It’s 2014 and Roadworthy, Ladyman’s, and Jason are gone. Roadworthy and Ladyman’s got pushed out due to the constant hand-wringing of politicians who are convinced that there are issues with parking in small downtown areas, but who are more likely just looking for new revenue streams to pay for other bad ideas. Jason was the kind of guy who believed that anything too good could never last. He would complain endlessly about his favorite pens or pencils – for which he cared greatly – were hard to find and would often stop being made just as he settled into them. He worried that his favorite places on the road would not be there the next time we went back. He would buy an extra hamburger that he would never eat just to make sure that he didn’t get hungry if we were to find ourselves in a spot without food.
When Jason invited me to be a part of Songs: Ohia four years after our first real meeting his music had changed. I had heard Magnolia Electric Company and I was floored. It hit all the right notes for me. I was obsessed with Neil Young at the time and had begun feeling less threatened by vulnerability in songwriting. The band on the record (which wasn’t those of us called Magnolia Electric Company; we joined immediately after the record was recorded and before it was released) was such a powerhouse that perfectly complimented Jason’s songs and singing. I said out loud, to more than one person, that it was the best record anyone I had known had ever made.
On the tour for that record, I remember driving Pete Schreiner’s (Songs: Ohia drummer and Magnolia Electric Company bassist) van to my first South by Southwest, where Songs: Ohia would play two shows (one with Lucero at Tower Records and the other with a mess of Secretly Canadian bands including my other, The Impossible Shapes) and him telling me, out of nowhere, “you’ll always have a place in this band.” I responded “I’m excited that we’re getting to be better friends” to which Jason responded promptly “friends leave you, but band members never really break up.” I’m proud to say that, during his life, he never left me. Sometimes the alcohol took a version of him away from me, but I know his heart was always with me and the other guys. And we never left him, either.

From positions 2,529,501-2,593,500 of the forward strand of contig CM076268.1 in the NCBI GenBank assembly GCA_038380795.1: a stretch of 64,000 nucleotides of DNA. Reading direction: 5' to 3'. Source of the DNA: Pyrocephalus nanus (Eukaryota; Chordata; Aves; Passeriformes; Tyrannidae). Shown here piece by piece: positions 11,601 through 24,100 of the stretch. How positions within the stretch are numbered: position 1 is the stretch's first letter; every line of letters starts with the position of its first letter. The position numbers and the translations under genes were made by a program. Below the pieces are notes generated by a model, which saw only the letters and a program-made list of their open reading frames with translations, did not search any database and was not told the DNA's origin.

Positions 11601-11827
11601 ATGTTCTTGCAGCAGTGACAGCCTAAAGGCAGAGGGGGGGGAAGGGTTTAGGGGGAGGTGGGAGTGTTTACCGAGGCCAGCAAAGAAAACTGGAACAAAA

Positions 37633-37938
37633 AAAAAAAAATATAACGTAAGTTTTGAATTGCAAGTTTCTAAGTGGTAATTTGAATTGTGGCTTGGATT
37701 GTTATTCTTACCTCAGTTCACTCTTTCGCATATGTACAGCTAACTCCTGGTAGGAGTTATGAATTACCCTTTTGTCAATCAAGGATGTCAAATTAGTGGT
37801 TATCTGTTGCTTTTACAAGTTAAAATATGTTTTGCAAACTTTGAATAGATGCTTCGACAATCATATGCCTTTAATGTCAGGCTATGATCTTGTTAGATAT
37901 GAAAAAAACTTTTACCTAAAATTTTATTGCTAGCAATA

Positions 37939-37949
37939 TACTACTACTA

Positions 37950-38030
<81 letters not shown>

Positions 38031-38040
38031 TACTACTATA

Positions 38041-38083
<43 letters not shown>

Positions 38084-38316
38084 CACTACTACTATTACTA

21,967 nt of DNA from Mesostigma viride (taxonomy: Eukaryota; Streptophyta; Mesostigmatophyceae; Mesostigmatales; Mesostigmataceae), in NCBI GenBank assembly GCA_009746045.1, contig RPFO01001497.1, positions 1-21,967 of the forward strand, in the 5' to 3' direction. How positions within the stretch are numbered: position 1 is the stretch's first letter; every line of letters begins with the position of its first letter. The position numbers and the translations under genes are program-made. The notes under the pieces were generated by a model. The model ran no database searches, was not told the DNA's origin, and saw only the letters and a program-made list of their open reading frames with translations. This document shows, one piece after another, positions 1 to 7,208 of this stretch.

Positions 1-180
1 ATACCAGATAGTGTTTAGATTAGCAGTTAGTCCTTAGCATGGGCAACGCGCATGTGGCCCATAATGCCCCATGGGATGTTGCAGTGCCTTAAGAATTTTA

We knew Jason had a drinking problem as far back as 2005, but I don’t think any of us knew what that meant. We were and are all drinkers, but we are also all in control of it – we thought Jason just didn’t know what his limits were, or DID know and refused to follow them. Eleven years after meeting Jason for real in Roadworthy he told me, on the steps of our Istanbul hotel immediately after our final show together as Magnolia Electric Company, he told me he needed to take a break to get his life together. He never said “alcoholic” (which was, frankly, one of the problems) but he seemed sincere, and since that night – and even now – I believed there would be a time when he would be ready – with our love and support – to try being a band again. It just didn’t seem possible that it would end, because we were a family that would always be together.
In his death I am reminded that, yes, we are still together, thanks to him. Jason had the uncanny ability to bring seemingly disparate people together and making them realize the incredible bond that was waiting for them all along. He was the ultimate friend networker, whether he would ever admit that or not. Listening to “Soul,” from his “Nor Cease Thou Never Now” 7”, I am shocked that such mature, dark, utterly shattered, but completely hopeful lyrics could have ever come out of a 20 year old. Jason often seemed like the oldest person I knew, while somehow being the least mature, too. Jason was my older brother who I looked up to endlessly, trying to impress him by living up to what I thought he wanted while trying to teach him new things, too. I was always so excited when he liked my jokes, when he mentioned how good a guitar solo I just played was, or when he invited me along to a show or a game of bowling. He was often a handful, too, even before the alcohol started completely running his life. He was opinionated without evidence, a dorky party killer, a very loud screamer when he felt he wasn’t getting the attention in the van he deserved. All of those things, however, were a very small price to pay for what we got with Jason.
Jason was my friend, my brother, the little guy to the right of me onstage who had the voice and personality of ten people. I miss him every day and will for the rest of my life. I am so proud to have counted him as a close friend, the kind of guy who could say “I’m sorry for the loss of your grandfather” with a longer-than-usual bit of eye contact and a simple couple of gentle pats on the back and mean it with such gravity that you never, ever, forget that look. I am lucky that his voice is captured in so many places, and even luckier that, in many of those places, my guitar is, too. The world is better for having had Jason in it.
— Jason Evans Groth